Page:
The preparation plant, just north of Sundial along W.Va. 3, was originally built and operated by Armco Steel's mining division.
Marsh Fork Elementary School was originally built in 1968 and underwent major expansions in 1982 and 1995, according to the Raleigh County Board of Education.
In October 1975 and again in May 1977, Armco obtained a water pollution permit for the coal preparation facility from the state Division of Natural Resources.
So in 1982, the preparation plant and some related facilities were grandfathered in so they could obtain permits under the 1977 federal strip mining law.
But the company's original application from 1982 indicates that the permit boundary stopped short of the western corner where Massey now wants to operate the two silos.
DEP officials say that they could never approve a permit expansion into that area, because it is within 300 feet of Marsh Fork Elementary. Early in its operation of the site, Peabody in 1988 moved back a proposed coal stockpile area when residents objected that it was within 300 feet of a home.
The first hint of a permit boundary change appears on a 1997 map filed when Massey obtained its five-year permit renewal.
Then, during review of an unrelated permit change in July 1998, DEP employee Dave Dancy noted, "There are several errors in how the bonded area is shown on the proposal map."
Dancy did not explain the errors, and DEP permit files do not indicate what if anything was done at the time to fix them.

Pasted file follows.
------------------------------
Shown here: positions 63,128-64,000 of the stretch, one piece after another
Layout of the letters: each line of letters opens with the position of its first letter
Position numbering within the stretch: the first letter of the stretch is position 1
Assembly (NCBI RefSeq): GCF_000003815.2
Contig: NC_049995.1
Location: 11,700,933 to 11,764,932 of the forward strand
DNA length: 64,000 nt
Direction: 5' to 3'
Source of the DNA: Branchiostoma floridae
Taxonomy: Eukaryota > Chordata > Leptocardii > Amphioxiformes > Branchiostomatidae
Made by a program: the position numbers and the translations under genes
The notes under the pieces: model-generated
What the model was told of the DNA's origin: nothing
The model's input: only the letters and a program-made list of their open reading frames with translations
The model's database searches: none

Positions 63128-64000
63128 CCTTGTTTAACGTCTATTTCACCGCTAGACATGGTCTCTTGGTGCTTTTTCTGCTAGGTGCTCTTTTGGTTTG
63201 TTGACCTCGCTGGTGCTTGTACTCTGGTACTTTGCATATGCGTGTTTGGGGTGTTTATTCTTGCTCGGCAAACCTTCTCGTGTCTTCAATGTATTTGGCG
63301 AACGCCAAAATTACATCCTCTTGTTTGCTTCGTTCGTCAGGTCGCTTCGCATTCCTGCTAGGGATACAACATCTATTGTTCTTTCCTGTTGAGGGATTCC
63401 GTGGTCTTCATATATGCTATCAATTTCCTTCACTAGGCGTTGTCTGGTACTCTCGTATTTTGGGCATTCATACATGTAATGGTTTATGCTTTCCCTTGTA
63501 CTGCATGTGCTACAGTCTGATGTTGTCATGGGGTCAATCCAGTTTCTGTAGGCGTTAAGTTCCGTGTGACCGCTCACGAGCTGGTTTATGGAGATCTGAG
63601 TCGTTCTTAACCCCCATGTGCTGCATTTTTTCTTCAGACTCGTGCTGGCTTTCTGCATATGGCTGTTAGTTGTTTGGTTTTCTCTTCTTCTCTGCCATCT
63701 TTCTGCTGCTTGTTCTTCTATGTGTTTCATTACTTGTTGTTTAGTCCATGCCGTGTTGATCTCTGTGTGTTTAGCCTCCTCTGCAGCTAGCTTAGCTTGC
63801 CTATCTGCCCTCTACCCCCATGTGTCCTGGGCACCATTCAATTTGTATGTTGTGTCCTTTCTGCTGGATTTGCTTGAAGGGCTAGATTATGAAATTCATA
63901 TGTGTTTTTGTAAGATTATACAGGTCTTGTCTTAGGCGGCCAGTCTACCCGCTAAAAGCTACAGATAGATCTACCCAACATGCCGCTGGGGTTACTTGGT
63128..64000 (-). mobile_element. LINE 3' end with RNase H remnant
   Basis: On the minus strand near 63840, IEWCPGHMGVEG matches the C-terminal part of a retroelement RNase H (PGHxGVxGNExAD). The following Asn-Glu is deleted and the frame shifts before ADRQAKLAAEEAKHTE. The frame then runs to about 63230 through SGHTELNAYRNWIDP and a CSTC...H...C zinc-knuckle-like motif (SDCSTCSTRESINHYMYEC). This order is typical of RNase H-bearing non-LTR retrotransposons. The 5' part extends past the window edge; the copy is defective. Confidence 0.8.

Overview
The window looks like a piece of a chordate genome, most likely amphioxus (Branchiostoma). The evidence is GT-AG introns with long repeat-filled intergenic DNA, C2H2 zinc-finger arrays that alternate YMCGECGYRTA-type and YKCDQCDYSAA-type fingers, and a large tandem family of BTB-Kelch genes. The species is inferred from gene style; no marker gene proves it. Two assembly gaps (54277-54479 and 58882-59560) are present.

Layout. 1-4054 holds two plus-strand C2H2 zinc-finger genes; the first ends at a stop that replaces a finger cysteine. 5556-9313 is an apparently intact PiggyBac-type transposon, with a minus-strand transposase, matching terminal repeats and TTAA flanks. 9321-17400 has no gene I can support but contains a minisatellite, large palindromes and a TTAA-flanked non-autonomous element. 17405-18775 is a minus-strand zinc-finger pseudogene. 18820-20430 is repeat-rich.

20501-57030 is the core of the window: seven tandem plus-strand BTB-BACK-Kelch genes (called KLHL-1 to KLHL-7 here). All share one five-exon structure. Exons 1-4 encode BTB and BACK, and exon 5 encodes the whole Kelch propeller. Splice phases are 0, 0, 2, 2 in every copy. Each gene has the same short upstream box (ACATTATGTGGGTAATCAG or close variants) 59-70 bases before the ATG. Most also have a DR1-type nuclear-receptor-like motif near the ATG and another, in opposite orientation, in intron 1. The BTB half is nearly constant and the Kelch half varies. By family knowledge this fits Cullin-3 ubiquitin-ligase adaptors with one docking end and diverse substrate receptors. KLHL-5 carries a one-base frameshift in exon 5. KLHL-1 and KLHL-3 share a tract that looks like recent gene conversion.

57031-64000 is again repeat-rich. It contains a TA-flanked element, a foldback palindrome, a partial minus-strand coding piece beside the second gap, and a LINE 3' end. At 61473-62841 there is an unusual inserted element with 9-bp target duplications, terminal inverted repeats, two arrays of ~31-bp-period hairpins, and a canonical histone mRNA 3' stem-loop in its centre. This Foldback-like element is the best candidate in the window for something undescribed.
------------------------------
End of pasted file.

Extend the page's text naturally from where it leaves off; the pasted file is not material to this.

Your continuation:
DEP officials said Friday that they were not aware of Dancy's memo.
But the maps related to that permit revision clearly show a change that pushed the permit boundary closer to Marsh Fork Elementary.
The Gazette-Mail raised questions about the permit boundary on July 8, and asked DEP spokeswoman Jessica Greathouse for an agency explanation.
As late as Tuesday, top DEP officials insisted that there had been no change — either approved or unapproved — in the permit boundary near the school.
"The agency is not aware of any boundary change," Porterfield said.
Asked about the issue that same day, DEP legal service chief Perry McDaniel said, "We're trying to track down a map."
Told about the map inconsistencies, Huffman said, "That's a pretty basic issue that is at the heart of this. That's a big deal."
During a meeting Friday afternoon, DEP officials said that the first boundary change near the school that they see in the permit file was on a map submitted in a more recent and unrelated permit change.
That map, submitted earlier this year, was meant to show parts of the permit boundary being deleted because they had also been covered by an adjacent Massey permit.
But the boundary also appears to have been altered — at least slightly — on a map submitted in 2003 when Massey obtained DEP approval for the first of the two Goals Coal silos.
"They don't appear to match up," Huffman said when he reviewed that map and compared it to a previous version during Friday's meeting.
DEP officials also provided copies of aerial photos that they say may indicate that the silos are built further east than they are shown on Massey's maps.
If this is true, DEP officials said, then it is possible that they may be within the company's original permit boundary, even though they appear on maps not to be.
"Clearly, we had an inaccurate map submitted," Huffman said. "[But] We're talking to you in the middle of our investigation.
"We're not in the position to say today whether either or both of the silos is on the original permit boundary."